Christa Emmett, our Project and Volunteer Coordinator and Ash Greening joined ten families supported by the National Autistic Society Surrey Family Support Team at Clandon Woods on Monday 22nd August.


There were lots of fun activities for the 19 children who attended including the ‘Where do I live’ magnetic board game supplied by Christa and Ash.

It was a day to explore nature in the reserve and the children were set the ‘matchbox challenge’ (no matches were used!) to find items of interest that they could bring back and share with others. Some of the finds were beautiful including a heart shaped stone.

The children enjoyed watching the wildlife on the ponds and the various insects and animals nestling alongside the planting and hedgerow. The children were fascinated by the bird life including a couple of birds of prey in the sky above.

The children could then occupy themselves back at the spacious Pavilion with panoramic views of the reserve. They could make Pom Pom sensory balls, Salt Jars, stone painting and friendship bracelets. The Surrey Hills Society provided colouring pages of animals and a guide book of what is available in the Surrey Hills.

All the parents commented on how relaxed and happy the children were in this peaceful environment. It was also lovely to see how the siblings worked together harmoniously. The parents were able to relax, talk to other parents and drink coffee. It was a positive experience all round.


Simon Ferrar from Clandon Wood told us how much he enjoyed seeing the families enjoying the facilities and the nature reserve. It fits perfectly with the ethos of encouraging families and young people to enjoy all that Surrey has to offer!




NAS and their families hope to visit again soon and would be happy to visit any other great facilities in Surrey. If you are interested, you may contact them at,uk.

Mandy Elton

Family Support Coordinator, National Autistic Society

Guildford’s “Kernow Stone”

In a grassy corner at the top of The Mount overlooking Guildford is a memorial stone. It is called the “Kernow Stone” – but why is it there and what is the background to its name?

The story begins in 1496. After disagreements regarding new regulations for the tin-mining industry, King Henry VII suspended the operation and privileges of the Cornish stannaries, a major part of the county’s economy. These privileges, which included exemption from certain royal and local taxes, had been granted under a deal with Edward I in 1305. With Scotland threatening to invade England the King levied an extraordinary series of financial demands on his subjects, a burden which fell more heavily on Cornwall than most areas.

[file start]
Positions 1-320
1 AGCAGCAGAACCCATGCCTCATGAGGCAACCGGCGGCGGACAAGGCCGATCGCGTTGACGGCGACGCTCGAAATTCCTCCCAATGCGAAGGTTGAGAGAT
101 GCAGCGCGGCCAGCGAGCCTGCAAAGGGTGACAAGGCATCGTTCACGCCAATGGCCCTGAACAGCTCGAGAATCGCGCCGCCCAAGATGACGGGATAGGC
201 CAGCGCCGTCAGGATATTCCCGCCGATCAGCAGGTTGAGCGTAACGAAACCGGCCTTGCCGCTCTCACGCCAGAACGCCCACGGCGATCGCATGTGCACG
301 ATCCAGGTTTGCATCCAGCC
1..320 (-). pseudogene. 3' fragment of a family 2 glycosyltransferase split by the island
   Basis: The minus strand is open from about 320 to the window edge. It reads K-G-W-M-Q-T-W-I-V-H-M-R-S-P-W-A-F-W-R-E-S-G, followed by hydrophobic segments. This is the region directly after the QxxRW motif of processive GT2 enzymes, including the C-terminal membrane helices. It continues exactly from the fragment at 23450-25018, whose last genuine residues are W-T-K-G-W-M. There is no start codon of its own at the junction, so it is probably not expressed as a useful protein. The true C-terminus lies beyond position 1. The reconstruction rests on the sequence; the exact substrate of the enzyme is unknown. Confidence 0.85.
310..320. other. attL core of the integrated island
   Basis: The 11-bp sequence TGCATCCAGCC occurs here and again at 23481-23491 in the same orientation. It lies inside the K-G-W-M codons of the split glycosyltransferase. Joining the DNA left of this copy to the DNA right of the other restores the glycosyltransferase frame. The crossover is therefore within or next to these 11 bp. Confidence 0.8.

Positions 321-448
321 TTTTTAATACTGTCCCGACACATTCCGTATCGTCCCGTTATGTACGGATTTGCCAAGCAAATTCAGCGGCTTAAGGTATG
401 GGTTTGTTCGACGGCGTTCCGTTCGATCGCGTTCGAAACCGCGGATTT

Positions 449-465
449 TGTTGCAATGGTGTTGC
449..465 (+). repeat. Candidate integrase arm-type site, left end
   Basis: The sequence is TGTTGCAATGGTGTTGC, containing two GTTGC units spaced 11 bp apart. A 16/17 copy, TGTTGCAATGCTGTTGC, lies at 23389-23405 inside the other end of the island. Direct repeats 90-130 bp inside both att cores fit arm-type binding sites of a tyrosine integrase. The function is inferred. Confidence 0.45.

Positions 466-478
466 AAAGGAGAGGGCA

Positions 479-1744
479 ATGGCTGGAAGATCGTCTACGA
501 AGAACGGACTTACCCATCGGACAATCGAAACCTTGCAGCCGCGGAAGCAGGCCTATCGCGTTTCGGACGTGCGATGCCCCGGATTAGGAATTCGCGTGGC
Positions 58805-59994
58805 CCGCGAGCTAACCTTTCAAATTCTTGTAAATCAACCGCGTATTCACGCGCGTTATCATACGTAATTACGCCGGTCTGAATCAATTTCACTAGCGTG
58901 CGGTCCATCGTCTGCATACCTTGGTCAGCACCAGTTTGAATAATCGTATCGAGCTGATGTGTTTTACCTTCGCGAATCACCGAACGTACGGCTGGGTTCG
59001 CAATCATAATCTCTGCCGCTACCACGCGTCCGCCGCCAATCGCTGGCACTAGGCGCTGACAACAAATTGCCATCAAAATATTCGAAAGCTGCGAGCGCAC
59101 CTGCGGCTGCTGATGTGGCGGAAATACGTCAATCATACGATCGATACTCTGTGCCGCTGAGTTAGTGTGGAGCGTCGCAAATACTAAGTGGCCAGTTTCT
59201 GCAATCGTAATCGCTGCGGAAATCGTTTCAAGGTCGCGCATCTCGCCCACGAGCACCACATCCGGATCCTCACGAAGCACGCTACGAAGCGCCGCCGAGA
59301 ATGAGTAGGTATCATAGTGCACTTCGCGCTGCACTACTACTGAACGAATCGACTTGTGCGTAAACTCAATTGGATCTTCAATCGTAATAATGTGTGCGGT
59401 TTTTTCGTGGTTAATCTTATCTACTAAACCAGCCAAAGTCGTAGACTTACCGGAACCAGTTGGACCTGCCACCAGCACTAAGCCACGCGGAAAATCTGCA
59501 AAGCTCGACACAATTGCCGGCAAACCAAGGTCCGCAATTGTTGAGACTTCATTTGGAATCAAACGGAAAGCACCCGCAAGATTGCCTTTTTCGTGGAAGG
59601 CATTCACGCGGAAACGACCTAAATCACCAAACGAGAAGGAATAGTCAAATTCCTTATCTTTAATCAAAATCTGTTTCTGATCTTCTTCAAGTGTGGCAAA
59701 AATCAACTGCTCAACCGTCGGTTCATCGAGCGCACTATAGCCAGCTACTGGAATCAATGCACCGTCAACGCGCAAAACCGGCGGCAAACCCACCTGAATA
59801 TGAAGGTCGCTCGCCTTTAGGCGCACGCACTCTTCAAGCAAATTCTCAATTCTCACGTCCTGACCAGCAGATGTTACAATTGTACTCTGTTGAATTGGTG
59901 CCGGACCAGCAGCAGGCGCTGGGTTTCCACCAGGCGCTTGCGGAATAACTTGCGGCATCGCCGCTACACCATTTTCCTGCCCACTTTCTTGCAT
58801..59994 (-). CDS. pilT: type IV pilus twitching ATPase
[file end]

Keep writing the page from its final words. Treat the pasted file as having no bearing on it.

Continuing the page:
The people of Cornwall were incited into armed revolt with the supposed aim of removing the two servants of the king considered responsible for his taxation policies, Cardinal John Morton and Sir Reginald Bray.

An army some 15,000 strong marched towards Devon, attracting support in the form of provisions and recruits as they went. In Devon support for the rebellion was far lower than in Cornwall. Entering Somerset, however, they were joined by James Touchet, the seventh Baron Audley who as a member of the nobility with military experience was gladly received and acclaimed as their leader. The rebels continued towards London, marching via Salisbury and Winchester.

When the King learned of the close approach of the West Country rebels to London, and of their strength, he diverted his main army of 8,000 men under Lord Daubeny to meet them. Daubeny’s army camped on Hounslow Heath on 13 June and the next day a detachment of 500 of his spearmen clashed with the rebels near Guildford. Until then, the rebel army had met virtually no armed opposition, but neither had they gained significant numbers of new recruits since passing through Somerset.

Instead of approaching London directly they skirted to the south believing they would gain popular support from Kent. Leaving Guildford they moved via Banstead to Blackheath, an area of high ground south-east of London, which they reached on 16 June. No Kentish uprising materialised. Indeed, forces of Kentish men had been mobilised against them under loyalist nobles. The King had now mustered a large army in London so the outlook for the rebels was grim. There was much dismay and disunity among the rebels on Blackheath and thousands of desertions from the insurgency that night.